Snowpack Receives Boost from Recent Storms- Next Month Critical for the Remainder of the Water Year


Due to the arrival storm, the DWR conducted its third annual snow survey ahead of schedule, As light snow fell at the Phillips station in Soda Springs.

The manual survey recorded 47.5 inches of snow depth and a snow water equivalent of 18 inches, which is 77 percent of average to date for this location. Statewide, the snowpack is 80 percent of average for this date. The snowpack is 74 percent of the April 1st average for this location. The April 1st average is used as a metric because, in terms of snow water content, that’s typically when the snowpack is at its peak each year in the Sierra Nevada.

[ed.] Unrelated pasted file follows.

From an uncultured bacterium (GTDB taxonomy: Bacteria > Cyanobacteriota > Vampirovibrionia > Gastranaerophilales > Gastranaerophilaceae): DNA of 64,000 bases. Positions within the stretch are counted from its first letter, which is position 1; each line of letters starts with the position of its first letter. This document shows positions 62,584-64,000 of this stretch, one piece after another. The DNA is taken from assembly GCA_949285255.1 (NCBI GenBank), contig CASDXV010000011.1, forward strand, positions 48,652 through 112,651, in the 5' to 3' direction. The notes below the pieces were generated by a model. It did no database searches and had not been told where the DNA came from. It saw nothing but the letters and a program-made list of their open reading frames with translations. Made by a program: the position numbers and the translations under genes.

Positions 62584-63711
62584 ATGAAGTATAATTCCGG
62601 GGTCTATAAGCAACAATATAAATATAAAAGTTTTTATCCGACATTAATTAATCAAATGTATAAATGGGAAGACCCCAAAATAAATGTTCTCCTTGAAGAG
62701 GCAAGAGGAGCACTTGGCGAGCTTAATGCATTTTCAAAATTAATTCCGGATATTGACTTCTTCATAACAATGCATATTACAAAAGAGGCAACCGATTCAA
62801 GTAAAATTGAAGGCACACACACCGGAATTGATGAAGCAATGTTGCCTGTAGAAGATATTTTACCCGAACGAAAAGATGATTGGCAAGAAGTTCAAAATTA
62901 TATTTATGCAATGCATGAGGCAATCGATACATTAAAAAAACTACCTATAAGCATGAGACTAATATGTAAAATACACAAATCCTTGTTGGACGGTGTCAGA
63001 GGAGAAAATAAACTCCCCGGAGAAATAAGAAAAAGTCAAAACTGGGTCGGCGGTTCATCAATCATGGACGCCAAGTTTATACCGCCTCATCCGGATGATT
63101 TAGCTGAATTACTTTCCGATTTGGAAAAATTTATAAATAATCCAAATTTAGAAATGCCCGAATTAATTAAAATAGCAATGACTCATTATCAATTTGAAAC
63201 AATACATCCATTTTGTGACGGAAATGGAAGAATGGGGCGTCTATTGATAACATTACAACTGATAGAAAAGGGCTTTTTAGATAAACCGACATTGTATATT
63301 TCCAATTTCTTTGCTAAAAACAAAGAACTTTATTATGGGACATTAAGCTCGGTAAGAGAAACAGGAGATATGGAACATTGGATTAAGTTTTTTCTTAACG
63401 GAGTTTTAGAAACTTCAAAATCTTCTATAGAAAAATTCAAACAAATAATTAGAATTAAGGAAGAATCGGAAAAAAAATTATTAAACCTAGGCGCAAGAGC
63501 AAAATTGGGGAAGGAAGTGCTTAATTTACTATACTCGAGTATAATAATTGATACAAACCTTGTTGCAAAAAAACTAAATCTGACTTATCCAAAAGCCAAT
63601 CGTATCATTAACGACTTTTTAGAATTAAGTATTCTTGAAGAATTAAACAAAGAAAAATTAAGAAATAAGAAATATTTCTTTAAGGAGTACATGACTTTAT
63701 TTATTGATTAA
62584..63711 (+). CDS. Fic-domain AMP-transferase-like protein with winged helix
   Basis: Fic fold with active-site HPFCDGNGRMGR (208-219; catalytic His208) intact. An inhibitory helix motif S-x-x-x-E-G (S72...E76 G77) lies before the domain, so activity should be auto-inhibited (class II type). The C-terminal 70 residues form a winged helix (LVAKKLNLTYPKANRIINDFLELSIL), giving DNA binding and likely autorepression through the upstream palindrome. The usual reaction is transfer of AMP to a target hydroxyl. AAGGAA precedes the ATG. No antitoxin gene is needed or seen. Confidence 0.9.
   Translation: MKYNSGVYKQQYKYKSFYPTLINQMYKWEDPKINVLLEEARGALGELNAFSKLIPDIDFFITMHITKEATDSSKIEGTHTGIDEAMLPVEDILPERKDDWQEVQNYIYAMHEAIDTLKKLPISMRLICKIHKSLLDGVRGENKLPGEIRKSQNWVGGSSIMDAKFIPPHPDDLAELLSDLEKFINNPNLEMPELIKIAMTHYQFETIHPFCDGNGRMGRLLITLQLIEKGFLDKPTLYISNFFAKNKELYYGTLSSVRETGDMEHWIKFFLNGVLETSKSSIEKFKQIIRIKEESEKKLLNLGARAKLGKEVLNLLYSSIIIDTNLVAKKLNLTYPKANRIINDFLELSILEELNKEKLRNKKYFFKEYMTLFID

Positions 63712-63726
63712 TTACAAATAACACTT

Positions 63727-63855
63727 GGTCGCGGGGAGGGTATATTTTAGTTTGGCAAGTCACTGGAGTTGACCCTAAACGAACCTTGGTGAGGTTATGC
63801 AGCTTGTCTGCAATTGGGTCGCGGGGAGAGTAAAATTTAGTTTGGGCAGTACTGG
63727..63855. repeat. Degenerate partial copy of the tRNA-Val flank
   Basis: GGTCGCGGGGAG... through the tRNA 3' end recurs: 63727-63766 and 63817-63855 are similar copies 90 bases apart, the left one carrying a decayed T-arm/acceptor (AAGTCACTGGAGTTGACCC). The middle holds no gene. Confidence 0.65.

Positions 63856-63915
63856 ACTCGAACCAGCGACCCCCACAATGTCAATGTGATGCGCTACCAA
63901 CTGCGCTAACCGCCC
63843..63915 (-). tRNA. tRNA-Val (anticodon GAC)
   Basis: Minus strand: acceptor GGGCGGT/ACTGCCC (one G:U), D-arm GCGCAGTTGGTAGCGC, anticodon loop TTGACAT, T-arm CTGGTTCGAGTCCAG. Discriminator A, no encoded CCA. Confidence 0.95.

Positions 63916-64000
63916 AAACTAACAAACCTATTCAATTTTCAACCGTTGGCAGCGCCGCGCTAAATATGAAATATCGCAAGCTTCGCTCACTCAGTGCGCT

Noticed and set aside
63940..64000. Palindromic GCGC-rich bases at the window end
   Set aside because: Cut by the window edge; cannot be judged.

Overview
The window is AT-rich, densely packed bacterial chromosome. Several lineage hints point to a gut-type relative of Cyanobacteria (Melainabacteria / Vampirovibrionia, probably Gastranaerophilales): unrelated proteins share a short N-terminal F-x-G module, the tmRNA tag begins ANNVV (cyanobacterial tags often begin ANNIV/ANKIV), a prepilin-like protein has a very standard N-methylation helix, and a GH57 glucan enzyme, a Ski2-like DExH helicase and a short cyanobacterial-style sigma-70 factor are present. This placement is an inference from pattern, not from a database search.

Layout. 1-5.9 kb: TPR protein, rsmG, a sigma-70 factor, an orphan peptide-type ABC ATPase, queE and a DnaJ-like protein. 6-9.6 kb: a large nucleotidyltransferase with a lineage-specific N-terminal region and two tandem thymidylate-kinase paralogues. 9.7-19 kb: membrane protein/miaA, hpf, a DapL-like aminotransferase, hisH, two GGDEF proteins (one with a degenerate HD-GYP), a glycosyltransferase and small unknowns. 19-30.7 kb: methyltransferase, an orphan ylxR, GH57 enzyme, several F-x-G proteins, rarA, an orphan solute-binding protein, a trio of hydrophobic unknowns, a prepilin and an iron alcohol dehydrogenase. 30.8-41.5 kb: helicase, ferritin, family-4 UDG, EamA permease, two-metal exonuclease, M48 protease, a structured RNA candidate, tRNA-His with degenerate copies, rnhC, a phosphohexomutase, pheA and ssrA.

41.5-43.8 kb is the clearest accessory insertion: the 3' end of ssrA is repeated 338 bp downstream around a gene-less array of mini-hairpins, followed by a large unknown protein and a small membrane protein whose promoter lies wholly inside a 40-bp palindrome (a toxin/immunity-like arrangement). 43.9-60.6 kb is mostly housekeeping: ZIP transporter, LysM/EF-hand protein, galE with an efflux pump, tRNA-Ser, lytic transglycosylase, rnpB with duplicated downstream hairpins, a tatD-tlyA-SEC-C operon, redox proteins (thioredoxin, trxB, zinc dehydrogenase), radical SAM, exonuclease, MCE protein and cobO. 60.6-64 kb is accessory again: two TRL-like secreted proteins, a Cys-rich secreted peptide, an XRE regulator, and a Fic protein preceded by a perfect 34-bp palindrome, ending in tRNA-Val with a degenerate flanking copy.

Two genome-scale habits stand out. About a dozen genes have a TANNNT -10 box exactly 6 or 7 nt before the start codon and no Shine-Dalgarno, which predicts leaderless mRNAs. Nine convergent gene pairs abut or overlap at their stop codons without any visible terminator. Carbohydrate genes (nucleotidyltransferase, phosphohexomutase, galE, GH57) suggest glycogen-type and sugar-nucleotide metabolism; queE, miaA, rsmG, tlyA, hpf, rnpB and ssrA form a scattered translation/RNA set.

The survey revealed a promising surge as just a month ago, the outlook for the water year looked bleak, with those percentages just barely above the halfway mark. Recent storms have provided a significant boost to the snowpack throughout the state, yet pales in comparison to last year’s historic winter, where at this time, the snowpack was double today’s at nine and a half feet.

Officials say February’s warmer storms have meant that the snowpack is still falling short, adding that “The next month will be critical for determining how water supplies will look for the rest of the year”.